A federal appeals court has upheld Maryland's handgun permitting law, reversing a lower court decision by concluding that the state can constitutionally require an applicant to show “good and substantial reason” that he or she needs a concealed-carry license. Fourth Circuit Judge Robert King, writing for the three-judge panel, said the state had shown that the requirement “is reasonably adapted” to its “significant interests in protecting public safety and preventing crime.” Maryland Attorney General Douglas F. Gansler cheered the ruling Thursday, saying the state is “a safer place today because of its handgun conceal-and-carry permit laws.” “The idea is to make sure guns are in the hands of responsible people, and not just anybody who wants to tote a gun in public,” Gansler said.
NEWS
By Lyle Denniston and Lyle Denniston,Washington Bureau | June 15, 1993
WASHINGTON -- The Supreme Court set the stage yesterday for a major ruling on abortion clinics' long campaign to defend themselves against violent blockades by using the heavy artillery of a federal anti-rackets law.Taking the suggestion of women's rights groups with support of the Clinton administration, the court agreed to decide whether the 1970 anti-racketeering law aimed at organized crime -- providing tripled damage verdicts -- applies to attempts by...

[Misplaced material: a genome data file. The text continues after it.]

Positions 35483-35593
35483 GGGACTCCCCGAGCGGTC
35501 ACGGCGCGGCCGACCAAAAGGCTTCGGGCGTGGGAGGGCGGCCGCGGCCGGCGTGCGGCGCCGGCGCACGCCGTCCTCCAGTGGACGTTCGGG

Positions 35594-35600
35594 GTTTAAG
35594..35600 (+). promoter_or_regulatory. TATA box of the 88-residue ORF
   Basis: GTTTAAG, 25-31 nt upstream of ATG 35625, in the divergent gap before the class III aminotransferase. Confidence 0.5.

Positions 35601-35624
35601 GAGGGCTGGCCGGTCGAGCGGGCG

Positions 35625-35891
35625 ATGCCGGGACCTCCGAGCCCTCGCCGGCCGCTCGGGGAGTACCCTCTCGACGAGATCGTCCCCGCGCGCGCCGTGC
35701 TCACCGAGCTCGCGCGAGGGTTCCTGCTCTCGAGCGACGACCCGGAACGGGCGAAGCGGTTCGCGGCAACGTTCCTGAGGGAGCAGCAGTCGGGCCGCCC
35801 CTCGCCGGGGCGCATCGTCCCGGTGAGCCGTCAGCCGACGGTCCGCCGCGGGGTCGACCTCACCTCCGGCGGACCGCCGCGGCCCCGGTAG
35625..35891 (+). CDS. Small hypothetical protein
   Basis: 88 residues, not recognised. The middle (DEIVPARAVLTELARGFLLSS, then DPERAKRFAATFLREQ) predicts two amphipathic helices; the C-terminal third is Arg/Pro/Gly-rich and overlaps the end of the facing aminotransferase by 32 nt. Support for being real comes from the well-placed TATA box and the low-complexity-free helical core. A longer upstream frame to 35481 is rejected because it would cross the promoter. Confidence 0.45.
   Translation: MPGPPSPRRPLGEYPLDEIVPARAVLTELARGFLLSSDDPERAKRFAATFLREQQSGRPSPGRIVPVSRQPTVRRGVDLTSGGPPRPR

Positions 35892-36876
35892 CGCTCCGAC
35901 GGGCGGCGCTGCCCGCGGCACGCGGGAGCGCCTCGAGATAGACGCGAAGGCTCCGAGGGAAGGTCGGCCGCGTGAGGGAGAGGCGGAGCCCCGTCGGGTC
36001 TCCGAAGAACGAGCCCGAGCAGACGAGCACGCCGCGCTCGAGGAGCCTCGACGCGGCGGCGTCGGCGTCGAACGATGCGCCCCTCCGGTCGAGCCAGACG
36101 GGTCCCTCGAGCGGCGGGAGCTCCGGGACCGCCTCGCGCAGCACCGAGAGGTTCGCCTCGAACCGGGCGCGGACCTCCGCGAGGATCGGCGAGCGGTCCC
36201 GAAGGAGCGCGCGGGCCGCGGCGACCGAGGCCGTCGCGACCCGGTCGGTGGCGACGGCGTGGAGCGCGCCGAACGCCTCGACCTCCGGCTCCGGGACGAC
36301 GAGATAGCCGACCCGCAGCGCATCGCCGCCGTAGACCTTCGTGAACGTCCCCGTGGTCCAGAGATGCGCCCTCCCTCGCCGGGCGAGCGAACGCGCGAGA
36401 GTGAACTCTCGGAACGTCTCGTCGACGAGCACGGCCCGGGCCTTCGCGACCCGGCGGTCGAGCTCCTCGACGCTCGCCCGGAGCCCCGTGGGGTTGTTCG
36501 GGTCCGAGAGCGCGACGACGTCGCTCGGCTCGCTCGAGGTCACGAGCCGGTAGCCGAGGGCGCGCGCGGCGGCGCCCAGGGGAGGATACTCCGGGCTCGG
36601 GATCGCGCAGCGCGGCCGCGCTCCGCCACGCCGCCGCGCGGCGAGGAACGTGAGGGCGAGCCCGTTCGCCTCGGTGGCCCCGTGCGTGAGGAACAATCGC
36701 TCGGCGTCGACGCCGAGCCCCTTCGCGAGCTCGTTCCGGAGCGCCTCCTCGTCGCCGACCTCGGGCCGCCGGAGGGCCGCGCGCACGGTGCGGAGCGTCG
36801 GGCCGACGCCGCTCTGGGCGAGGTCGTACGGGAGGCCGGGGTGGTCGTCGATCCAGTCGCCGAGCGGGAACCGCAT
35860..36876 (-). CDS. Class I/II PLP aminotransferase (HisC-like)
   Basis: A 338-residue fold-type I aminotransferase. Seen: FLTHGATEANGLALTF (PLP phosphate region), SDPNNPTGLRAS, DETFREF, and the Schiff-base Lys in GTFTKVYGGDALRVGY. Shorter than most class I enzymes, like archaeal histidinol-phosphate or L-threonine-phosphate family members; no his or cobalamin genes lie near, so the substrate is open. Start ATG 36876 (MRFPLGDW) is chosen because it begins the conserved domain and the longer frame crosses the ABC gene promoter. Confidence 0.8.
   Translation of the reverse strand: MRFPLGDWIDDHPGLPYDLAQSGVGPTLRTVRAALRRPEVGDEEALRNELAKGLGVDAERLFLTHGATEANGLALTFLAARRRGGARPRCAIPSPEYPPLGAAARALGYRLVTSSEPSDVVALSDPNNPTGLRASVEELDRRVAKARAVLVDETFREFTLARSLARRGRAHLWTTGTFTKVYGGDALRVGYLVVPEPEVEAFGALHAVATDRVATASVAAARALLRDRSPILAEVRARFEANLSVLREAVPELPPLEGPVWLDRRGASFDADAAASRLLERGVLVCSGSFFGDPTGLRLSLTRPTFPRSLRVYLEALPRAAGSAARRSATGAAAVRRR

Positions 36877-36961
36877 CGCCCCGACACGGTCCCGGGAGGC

NEWS
By Andrea F. Siegel and Andrea F. Siegel,SUN STAFF | December 4, 2001
In a case that could set a national precedent, lawyers for a Baltimore mother will ask the state's highest court today to rule that a gun maker can be held liable for the accidental death of a toddler who shot himself with a handgun that lacked a childproof lock. Lawyers for Melissa M. Halliday claim that the gun was defective and without a trigger lock, an argument that failed in two lower courts. A divided Court of Special Appeals upheld a Baltimore judge's decision to dismiss the suit.
NEWS
By Lyle Denniston and Lyle Denniston,SUN NATIONAL STAFF | November 25, 2000
WASHINGTON - In a stunning, history-shaping order, the U.S. Supreme Court assigned itself a potentially decisive role in settling the nation's presidential election as it agreed yesterday to rule on an appeal by Texas Gov. George W. Bush. Merely by taking on the case, when almost no one - including Bush's lawyers - expected it to do so, the court presented Vice President Al Gore with a serious but perhaps not decisive setback. The court laid out a schedule that leads to a 90-minute hearing Friday morning.
NEWS